ZINTAN, Libya (Reuters) – The rebels in Libya’s Western Mountains have shown resilience over months of battling Muammar Gaddafi’s forces, but divided loyalties could frustrate their ambitions for a quick march on Tripoli.
Rebel fighters in the region, about 100 km (60 miles) south of Tripoli are not organized into a single unit. Instead they are split by town and sometimes also by ethnic group, making it tough for them to sustain an offensive beyond their home turf.
AL-QAWALISH, Libya, July 14 (Reuters) – Libyan
rebel fighters prepared for a new offensive south of Tripoli on
Thursday but tactical errors raised new questions about whether
they will be able to march on the capital.
Western states are frustrated by a five-month rebel campaign
that — despite support from NATO warplanes — has failed to
overthrow Libyan leader Muammar Gaddafi, and some governments
are now looking instead to talks as a way out of the conflict.
AL-QAWALISH, Libya, July 14 (Reuters) – Libyan rebel
fighters were digging in to this village south of Tripoli on
Thursday after losing it then taking it back in a see-saw battle
that exposed the military frailties of rebel forces.
Rebel fighters took the village, a staging post on the way
to the capital about 100 km (60 miles) north, a week ago, then
they lost it to government troops on Wednesday morning, and by
nightfall they were back in control.
ZINTAN, Libya (Reuters) – Forces loyal to Libyan leader Muammar Gaddafi on Wednesday retook a village south of the capital seized by rebels a week ago, delivering a set-back to rebel plans for a march on Tripoli.
The loss of the village of Al-Qawalish, about 100 km (60 miles) from the capital, underlined the faltering pattern of the rebel advances that has led some of the rebels’ Western backers to push for a political solution to the conflict instead.
AL-QAWALISH, Libya (Reuters) – Forces loyal to Libyan leader Muammar Gaddafi on Wednesday tried to re-take a village south of the capital seized by rebels a week ago, delivering a set-back to rebel plans for a march on Tripoli.
The fighting in the village of Al-Qawalish, about 100 km (60 miles) from the capital, underlined the faltering pattern of the rebel advances that has led some of the rebels’ Western backers to push for a political solution to the conflict instead.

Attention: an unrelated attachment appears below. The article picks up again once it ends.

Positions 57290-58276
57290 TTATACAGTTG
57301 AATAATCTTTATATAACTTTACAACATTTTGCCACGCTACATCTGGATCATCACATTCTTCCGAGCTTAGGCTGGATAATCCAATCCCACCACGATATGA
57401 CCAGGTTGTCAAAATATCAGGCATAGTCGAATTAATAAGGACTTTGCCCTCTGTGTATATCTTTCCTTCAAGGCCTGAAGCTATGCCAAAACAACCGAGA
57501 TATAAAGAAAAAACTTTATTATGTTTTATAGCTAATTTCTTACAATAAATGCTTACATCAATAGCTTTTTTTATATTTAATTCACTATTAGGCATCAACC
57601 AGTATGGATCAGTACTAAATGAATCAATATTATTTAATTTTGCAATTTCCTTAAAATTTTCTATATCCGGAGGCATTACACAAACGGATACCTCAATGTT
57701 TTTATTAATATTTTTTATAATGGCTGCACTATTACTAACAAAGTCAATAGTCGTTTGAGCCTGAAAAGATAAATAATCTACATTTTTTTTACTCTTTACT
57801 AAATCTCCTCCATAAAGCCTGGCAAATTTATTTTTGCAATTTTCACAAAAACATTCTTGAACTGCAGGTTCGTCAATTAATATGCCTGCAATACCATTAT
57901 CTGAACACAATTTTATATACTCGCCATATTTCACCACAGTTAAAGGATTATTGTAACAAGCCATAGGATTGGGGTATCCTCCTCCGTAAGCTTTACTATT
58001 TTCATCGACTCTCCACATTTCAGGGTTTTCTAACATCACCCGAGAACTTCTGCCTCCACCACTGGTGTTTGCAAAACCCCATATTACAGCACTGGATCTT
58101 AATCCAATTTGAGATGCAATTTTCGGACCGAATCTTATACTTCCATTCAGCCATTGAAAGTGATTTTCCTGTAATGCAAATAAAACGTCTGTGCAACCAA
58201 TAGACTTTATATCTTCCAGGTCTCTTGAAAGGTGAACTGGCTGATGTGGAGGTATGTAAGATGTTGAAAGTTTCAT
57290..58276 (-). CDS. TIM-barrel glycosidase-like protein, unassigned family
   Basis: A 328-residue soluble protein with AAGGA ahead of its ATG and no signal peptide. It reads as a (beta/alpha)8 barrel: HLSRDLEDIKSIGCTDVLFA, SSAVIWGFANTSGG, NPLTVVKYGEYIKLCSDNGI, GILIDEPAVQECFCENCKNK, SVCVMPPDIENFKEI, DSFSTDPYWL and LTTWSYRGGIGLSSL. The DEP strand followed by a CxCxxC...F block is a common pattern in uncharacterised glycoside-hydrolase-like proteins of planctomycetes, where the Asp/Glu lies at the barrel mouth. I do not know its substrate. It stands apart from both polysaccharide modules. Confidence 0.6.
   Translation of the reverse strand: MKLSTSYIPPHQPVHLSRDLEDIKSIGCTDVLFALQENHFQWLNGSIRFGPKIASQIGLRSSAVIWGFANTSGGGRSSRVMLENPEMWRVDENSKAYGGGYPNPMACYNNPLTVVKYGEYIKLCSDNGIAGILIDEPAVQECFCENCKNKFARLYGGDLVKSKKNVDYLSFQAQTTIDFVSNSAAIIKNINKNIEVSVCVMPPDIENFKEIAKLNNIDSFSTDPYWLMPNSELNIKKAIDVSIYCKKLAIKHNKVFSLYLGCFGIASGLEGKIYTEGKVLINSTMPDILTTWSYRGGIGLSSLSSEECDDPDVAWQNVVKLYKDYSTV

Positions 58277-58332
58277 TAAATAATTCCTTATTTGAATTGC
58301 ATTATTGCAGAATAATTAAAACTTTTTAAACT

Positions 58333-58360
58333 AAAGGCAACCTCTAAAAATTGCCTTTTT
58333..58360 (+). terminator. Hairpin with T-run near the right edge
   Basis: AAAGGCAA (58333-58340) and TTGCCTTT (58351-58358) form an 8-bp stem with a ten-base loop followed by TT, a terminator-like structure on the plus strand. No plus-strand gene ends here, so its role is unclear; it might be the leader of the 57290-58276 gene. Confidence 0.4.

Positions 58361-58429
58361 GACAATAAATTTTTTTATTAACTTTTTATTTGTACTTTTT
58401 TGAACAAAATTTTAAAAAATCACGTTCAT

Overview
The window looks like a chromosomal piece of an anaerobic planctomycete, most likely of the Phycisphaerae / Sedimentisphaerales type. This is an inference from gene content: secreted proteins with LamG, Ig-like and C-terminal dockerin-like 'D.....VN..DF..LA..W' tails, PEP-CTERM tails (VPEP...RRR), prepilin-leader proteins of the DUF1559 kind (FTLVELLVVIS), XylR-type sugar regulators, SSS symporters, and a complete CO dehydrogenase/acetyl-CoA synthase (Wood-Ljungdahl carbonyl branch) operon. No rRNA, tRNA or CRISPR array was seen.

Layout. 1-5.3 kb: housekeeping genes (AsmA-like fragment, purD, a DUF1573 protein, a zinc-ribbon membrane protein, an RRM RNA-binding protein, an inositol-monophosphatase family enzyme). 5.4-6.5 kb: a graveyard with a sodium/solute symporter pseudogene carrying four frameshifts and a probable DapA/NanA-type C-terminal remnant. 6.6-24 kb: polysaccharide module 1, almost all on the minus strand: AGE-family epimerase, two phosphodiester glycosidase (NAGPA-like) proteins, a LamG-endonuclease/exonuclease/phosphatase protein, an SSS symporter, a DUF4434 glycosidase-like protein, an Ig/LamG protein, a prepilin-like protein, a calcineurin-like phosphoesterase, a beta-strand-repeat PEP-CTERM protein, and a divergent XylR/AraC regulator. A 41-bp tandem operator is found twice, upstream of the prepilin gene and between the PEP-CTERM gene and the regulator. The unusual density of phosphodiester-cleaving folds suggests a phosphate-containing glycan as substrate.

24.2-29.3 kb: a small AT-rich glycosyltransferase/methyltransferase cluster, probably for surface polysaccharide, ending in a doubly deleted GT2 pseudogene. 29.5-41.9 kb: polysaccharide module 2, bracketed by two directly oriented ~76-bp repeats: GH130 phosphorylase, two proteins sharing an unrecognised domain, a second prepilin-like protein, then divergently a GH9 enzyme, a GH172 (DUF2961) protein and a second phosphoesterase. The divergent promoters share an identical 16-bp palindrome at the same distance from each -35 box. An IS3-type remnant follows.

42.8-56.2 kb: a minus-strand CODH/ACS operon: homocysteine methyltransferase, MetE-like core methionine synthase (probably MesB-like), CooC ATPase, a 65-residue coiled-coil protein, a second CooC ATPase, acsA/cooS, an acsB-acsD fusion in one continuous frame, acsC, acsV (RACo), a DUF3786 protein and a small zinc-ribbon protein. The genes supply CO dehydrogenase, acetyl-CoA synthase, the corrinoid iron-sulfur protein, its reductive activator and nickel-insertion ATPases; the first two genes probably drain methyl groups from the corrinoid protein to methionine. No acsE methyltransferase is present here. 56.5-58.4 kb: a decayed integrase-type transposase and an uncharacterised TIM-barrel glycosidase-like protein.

RHEBAT, Libya, July 12 (Reuters) – A senior minister in the
Libyan rebel Transitional National Council opened an airfield on
Tuesday linking the rebel capital Benghazi with a remote Western
Mountain stronghold south of Tripoli, and promised a military
breakthrough within days.
Ali Tarhouni, oil and finance minister in the council
opposing Libyan leader Muammar Gaddafi, arrived and departed by
air at the Rhebat air strip, a stretch of mountain highway,
where a giant yellow arrow painted on the tarmac marks out the
runway, next to a blue and white shack flying the rebel flag.
JADU, Libya (Reuters) – In a packed classroom on a cool evening near the front line in Libya’s civil war, 15-year-old Mira is teaching children to spell out the names of animals in the ancient Berber script, an act that once could have landed her in one of Muammar Gaddafi’s jails.
The indigenous people of north Africa, known to others as Berbers and among themselves as Amazigh, were brutally suppressed under Gaddafi, who considered the teaching of their language and culture to be a form of imperialism in his Arab country.
AL-QAWALISH, Libya, July 10 (Reuters) – Forces loyal to
Libyan leader Muammar Gaddafi let loose a heavy artillery
bombardment on Sunday to try to push back rebel fighters who had
taken a village about 100 km (60 miles) south of Tripoli.
Al-Qawalish is a strategic battleground in the rebels’ march
on the capital because if the they manage to advance beyond it
they will reach the main highway leading north into Tripoli,
where Gaddafi has his main stronghold.
BIR AYAD, Libya (Reuters) – The Bir Ayad field hospital is in a single room with no electricity in a former roadside cafe near the front line in Libya’s Western mountains.
It’s a far cry from the Canadian medical center where Abu Abdullah usually works as the head of the department of cardiology.
DAFNIYA/AL-QAWALISH, Libya (Reuters) – Rebel fighters braced for further attacks on Saturday from forces loyal to Muammar Gaddafi after the Libyan leader staged a show of support at home and threatened to strike his enemies abroad.
Rebels in Misrata said the death toll in the western town, a longtime insurgent stronghold, had risen to seven from six, with at least 17 wounded, after a heavy attack by Gaddafi artillery the day before.